Evasion was originally a photocopied zine which was informally published and distributed by the author. According to the book's preface, under 100 copies were made by the author. One ended up in a stack of zines in the bathroom of a North Carolina house where the band Zegota was staying. Their guitarist happened across it and showed it to some of his friends and band members. They mailed it and passed it to other people, who in turn photocopied and distributed it, until over 5,000 copies were in circulation. Eventually, Crimethinc. Far East contacted the author via an email address in the back of the zine to discuss the possibility of publishing a paperback book version with additional material. He agreed, and the book was finally published in 2001.[3] Throughout the next few years, the author gave several interviews and book tours and maintained a website, on which he stated that he was working on follow-up works to Evasion, such as a second book and a documentary.[4] According to one interview, he briefly discussed creating a film version of the book with "a producer in New York City."[5] Then, between the years of 2005 and 2011, "Mack Evasion" made no contact with anyone in the media and posted nothing on the internet under that moniker. His website went offline, and his works that were supposedly nearing completion were never released, though the Evasion paperback continued to be printed by Crimethinc. In May 2011, he surfaced to give an interview in an upcoming zine, called "A Riotous Disarray," in which he explains the reasons for his disappearance. He also mentions that he still has nearly completed material for an Evasion sequel and he is looking for a publisher. A preview of the interview has been posted online.[6]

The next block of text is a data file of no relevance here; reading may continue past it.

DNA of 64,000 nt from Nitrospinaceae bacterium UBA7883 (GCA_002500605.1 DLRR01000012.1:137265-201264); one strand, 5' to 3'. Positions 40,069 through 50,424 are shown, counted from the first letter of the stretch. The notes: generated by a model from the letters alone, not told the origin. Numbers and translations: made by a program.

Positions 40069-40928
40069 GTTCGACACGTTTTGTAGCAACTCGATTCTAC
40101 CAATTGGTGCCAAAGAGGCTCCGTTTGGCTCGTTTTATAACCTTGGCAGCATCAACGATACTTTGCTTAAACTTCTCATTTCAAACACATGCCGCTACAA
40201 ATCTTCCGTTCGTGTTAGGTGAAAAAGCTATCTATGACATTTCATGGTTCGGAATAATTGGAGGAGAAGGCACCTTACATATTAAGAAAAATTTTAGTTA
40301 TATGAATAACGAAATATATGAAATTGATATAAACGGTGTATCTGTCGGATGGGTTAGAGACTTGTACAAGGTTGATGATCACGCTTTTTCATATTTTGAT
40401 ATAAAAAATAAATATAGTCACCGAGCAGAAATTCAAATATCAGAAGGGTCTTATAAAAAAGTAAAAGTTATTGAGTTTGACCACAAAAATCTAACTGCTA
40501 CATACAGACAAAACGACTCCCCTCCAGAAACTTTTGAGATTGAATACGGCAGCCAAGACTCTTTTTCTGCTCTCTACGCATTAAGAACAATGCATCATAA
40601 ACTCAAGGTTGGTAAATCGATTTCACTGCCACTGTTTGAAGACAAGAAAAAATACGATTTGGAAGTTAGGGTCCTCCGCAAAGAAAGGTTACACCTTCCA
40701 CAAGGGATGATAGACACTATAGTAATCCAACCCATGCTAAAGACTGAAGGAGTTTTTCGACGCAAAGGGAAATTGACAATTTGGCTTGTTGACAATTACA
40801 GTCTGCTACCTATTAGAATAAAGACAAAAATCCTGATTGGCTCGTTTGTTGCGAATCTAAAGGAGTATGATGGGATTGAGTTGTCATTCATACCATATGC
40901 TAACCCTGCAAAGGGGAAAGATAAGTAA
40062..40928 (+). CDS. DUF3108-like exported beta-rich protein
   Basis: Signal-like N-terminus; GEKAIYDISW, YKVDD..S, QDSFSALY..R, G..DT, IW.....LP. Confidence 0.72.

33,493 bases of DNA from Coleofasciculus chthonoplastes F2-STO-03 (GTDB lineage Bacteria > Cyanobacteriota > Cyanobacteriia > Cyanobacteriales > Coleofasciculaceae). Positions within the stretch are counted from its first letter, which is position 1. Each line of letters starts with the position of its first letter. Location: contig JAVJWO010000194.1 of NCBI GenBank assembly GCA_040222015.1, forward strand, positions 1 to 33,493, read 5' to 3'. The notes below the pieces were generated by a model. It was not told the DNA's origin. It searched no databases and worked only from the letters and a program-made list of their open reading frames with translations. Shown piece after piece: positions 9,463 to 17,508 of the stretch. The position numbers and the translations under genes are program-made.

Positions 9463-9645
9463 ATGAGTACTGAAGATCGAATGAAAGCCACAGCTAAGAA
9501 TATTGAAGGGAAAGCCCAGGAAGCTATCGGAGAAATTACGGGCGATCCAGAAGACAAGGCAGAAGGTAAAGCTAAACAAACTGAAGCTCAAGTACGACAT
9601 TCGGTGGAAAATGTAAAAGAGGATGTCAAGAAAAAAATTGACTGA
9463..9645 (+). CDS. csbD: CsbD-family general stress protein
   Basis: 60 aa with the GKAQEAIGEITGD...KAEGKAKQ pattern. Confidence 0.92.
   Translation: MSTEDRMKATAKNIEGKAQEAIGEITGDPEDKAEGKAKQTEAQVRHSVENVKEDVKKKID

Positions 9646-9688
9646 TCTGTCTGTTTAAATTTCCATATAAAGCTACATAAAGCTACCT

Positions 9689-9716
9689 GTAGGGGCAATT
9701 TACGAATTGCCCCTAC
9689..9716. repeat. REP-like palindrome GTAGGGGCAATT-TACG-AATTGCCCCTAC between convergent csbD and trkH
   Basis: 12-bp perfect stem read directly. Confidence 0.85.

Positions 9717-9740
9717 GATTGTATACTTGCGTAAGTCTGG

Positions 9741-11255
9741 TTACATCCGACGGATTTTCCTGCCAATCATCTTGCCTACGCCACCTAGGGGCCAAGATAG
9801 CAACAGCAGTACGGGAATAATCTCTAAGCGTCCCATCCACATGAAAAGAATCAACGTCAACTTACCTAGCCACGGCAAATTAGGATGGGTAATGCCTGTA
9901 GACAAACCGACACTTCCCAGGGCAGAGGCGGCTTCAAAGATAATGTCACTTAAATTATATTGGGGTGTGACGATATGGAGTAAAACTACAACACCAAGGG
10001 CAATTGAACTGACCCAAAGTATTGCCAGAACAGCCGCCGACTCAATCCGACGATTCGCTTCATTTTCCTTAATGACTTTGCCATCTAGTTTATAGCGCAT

Copyright status[edit]

The book is licensed under the following terms: "Excluding all corporations, the text from this book may be reproduced without permission in any form and quantity, by any means necessary." Free PDF files of the book are available on the internet.

References[edit]

  1. ^ A Brief History of Evasion by CrimethInc.
  2. ^ "CWC Books : Evasion". Crimethinc.com. 2001-12-01. Retrieved 2012-06-07. 
  3. ^ Evasion, Anonymous, 2001. ISBN 0-9709101-1-8
  4. ^ "Internet Archive Wayback Machine". Web.archive.org. 2005-06-20. Retrieved 2012-06-07. 
  5. ^ "Internet Archive Wayback Machine". Web.archive.org. 2006-02-08. Retrieved 2012-06-07. 
  6. ^ http://www.drugsanddaydreams.net/ariotousdisarray/evasion.shtml

External links[edit]